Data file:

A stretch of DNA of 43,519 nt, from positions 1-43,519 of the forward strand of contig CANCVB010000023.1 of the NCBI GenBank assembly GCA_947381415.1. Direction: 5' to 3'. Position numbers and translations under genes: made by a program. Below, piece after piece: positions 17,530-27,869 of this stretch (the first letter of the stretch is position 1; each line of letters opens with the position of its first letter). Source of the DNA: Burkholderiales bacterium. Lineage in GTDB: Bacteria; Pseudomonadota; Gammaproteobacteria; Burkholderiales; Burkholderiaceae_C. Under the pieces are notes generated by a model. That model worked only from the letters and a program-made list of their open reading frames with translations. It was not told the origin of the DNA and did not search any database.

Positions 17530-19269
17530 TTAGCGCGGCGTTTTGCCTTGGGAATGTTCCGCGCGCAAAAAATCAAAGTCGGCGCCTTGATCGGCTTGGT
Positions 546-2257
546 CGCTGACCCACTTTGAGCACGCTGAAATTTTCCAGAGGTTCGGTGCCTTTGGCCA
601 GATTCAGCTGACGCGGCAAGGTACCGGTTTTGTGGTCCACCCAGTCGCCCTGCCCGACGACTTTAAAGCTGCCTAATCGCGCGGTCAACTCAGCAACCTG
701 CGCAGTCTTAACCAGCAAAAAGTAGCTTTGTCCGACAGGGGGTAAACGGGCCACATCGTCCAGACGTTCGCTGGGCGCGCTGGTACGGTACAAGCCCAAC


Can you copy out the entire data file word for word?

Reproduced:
A stretch of DNA of 43,519 nt, from positions 1-43,519 of the forward strand of contig CANCVB010000023.1 of the NCBI GenBank assembly GCA_947381415.1. Direction: 5' to 3'. Position numbers and translations under genes: made by a program. Below, piece after piece: positions 17,530-27,869 of this stretch (the first letter of the stretch is position 1; each line of letters opens with the position of its first letter). Source of the DNA: Burkholderiales bacterium. Lineage in GTDB: Bacteria; Pseudomonadota; Gammaproteobacteria; Burkholderiales; Burkholderiaceae_C. Under the pieces are notes generated by a model. That model worked only from the letters and a program-made list of their open reading frames with translations. It was not told the origin of the DNA and did not search any database.

Positions 17530-19269
17530 TTAGCGCGGCGTTTTGCCTTGGGAATGTTCCGCGCGCAAAAAATCAAAGTCGGCGCCTTGATCGGCTTGGT
Positions 546-2257
546 CGCTGACCCACTTTGAGCACGCTGAAATTTTCCAGAGGTTCGGTGCCTTTGGCCA
601 GATTCAGCTGACGCGGCAAGGTACCGGTTTTGTGGTCCACCCAGTCGCCCTGCCCGACGACTTTAAAGCTGCCTAATCGCGCGGTCAACTCAGCAACCTG
701 CGCAGTCTTAACCAGCAAAAAGTAGCTTTGTCCGACAGGGGGTAAACGGGCCACATCGTCCAGACGTTCGCTGGGCGCGCTGGTACGGTACAAGCCCAAC